Table 7 Multiple Regression of Neuroticism and Provocative Target Status on Perceptions of Incivility (N 179)
Step 1 Gender Neuroticism (self-report) Provocative status R2 Sobel test statistic Gender Neuroticism (coworker report) Provocative status R2 Sobel test statistic

SE B .13

Step 2 .14 .26 .07

SE B .13 .08

Step 3 .09 .22 .21 .14 1.67 (n.s) .03 .05 .21 .09 2.77

SE B .12 .07 .06 .12 .07 .07

.07 .00 .07 .00


.06 .16 .04

.13 .06

p .05.

p .01.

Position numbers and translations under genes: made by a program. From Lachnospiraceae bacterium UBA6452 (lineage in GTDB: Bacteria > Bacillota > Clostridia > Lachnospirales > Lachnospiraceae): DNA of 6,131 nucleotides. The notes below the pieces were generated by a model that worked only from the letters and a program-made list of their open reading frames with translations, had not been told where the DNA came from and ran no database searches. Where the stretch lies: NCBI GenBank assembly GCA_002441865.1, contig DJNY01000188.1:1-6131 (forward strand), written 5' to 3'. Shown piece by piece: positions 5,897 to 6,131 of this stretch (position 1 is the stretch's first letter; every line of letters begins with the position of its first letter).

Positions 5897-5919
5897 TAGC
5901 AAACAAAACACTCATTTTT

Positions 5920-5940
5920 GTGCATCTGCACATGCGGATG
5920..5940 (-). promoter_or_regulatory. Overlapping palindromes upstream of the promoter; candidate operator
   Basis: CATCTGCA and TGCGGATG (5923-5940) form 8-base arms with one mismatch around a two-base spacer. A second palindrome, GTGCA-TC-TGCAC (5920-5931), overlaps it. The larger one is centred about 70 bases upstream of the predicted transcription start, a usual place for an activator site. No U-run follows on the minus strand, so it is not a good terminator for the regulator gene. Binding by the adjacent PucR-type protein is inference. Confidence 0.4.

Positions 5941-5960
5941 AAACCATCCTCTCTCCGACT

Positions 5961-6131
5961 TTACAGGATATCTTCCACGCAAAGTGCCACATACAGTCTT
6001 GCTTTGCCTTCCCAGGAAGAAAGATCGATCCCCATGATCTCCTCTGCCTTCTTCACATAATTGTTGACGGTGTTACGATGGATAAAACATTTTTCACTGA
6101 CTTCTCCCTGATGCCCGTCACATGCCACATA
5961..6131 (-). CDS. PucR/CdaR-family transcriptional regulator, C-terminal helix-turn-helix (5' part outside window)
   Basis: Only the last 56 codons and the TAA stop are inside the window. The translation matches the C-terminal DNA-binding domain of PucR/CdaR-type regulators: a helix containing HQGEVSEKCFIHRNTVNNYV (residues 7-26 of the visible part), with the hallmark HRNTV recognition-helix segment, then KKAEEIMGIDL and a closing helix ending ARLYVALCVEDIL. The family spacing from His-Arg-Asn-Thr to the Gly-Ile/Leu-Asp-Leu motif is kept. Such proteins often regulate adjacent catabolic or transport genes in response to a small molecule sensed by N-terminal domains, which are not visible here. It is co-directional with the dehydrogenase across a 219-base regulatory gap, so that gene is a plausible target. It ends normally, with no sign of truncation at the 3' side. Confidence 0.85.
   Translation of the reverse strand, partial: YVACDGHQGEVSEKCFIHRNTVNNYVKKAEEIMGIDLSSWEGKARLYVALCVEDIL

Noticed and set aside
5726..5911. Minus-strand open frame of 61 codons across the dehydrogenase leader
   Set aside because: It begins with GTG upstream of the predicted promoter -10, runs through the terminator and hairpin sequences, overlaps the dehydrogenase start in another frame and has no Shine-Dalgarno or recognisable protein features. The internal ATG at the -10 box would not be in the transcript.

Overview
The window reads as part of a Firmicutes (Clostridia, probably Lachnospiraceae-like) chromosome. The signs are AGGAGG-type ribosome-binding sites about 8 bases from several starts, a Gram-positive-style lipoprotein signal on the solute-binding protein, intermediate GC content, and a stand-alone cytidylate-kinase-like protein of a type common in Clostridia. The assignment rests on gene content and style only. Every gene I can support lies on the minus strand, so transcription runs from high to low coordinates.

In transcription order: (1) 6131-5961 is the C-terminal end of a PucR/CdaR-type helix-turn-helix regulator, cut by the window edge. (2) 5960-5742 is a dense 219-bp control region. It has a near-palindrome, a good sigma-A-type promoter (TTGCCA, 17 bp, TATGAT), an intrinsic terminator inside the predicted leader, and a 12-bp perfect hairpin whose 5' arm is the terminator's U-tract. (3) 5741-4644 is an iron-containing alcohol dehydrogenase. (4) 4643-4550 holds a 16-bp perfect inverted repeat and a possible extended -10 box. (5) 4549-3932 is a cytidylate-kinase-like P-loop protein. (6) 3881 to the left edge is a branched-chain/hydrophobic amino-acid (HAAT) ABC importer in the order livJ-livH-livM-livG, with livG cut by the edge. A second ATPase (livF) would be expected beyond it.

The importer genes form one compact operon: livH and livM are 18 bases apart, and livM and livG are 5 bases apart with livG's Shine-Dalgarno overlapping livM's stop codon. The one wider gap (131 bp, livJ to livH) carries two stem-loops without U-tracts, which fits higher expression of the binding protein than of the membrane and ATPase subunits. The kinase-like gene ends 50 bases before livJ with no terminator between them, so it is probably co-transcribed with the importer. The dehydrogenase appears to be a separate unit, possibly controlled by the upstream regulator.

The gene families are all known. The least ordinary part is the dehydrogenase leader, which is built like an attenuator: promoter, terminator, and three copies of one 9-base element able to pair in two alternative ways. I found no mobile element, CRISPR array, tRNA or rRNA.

Andersson, L. M., & Pearson, C. M. (1999). Tit for tat? The spiraling effect of incivility in the workplace. Academy of Management Review, 24, 452 471. Ashton, M. T., Lee, K., & Paunonen, S. V. (2002). What is the central feature of extraversion? Social attention versus reward sensitivity. Journal of Personality and Social Psychology, 83, 245252. Baron, R. A. (2004). Workplace aggression and violence: Insights from basic research. In R. W. Grifth & A. M. OLeary-Kelly (Eds.), The dark side of organizational behavior (pp. 23 61). San Francisco: Jossey-Bass. Bartram, D. (1993). Validation of the ICES personality inventory. European Review of Applied Psychology, 43, 207218. Bartram, D., & Feltham, R. (1998). Comparison of the prevue ICES and BPI personality inventories: Trait- vs. function-oriented approaches. International Journal of Selection and Assessment, 6, 198 202. Bernstein, J. Y., & Watson, M. W. (1997). Children who are targets of bullying: A victim pattern. Journal of Interpersonal Violence, 12, 483 498. Bies, R. J., & Tripp, T. M. (1996). Beyond distrust: Getting even and the need for revenge. In R. M. Kramer & T. R. Tyler (Eds.), Trust in organizations: Frontiers of theory and research (pp. 246 260). Thousand Oaks, CA: Sage. Bies, R. J., & Tripp, T. M. (2005). The study of revenge in the workplace: Conceptual, ideological, and empirical issues. In S. Fox & P. E. Spector (Eds.) Counterproductive work behavior: Investigations of actors and targets (pp. 65 81). Washington, DC: American Psychological Association. Bowling, N. A., & Beehr, T. A. (2006). Workplace harassment from the victims perspective: A theoretical model and meta-analysis. Journal of Applied Psychology, 91, 998 1012. Brief, A. P., Butcher, A. H., & Roberson, L. (1995). Cookies, disposition, and job attitudes: The effects of positive mood-inducing events and negative affectivity on job satisfaction in a eld experiment. Organizational Behavior and Human Decision Processes, 62, 55 62. Burneld, J. L., Clark, O. L., Devendorf, S. A., & Jex, S. M. (2004, April). Understanding workplace incivility: Scale development and validation. Paper presented at the 19th Annual Conference of the Society for Industrial and Organizational Psychology, Chicago. Cortina, L. M., & Magley, V. J. (2003). Raising voice, risking retaliation: Events following interpersonal mistreatment in the workplace. Journal of Occupational Health Psychology, 8, 247265. Cortina, L. M., Magley, V. J., Williams, J. H., & Langhout, R. D. (2001). Incivility in the workplace: Incidence and impact. Journal of Occupational Health Psychology, 6, 64 80. Costa, P. T., & McCrae, R. R. (1992). Revised NEO Personality Inventory (NEO PI-R) and NEO Five-Factor Inventory (NEO-FFI) professional manual. Odessa, FL: Psychological Assessment Resources. Coyne, I., Chong, P. S., Seigne, E., & Randall, P. (2003). Self and peer nominations of bullying: An analysis of incident rates, individual differences, and perceptions of the working environment. European Journal of Work & Organizational Psychology, 12, 209 228. Coyne, I., Seigne, E., & Randall, P. (2000). Predicting work-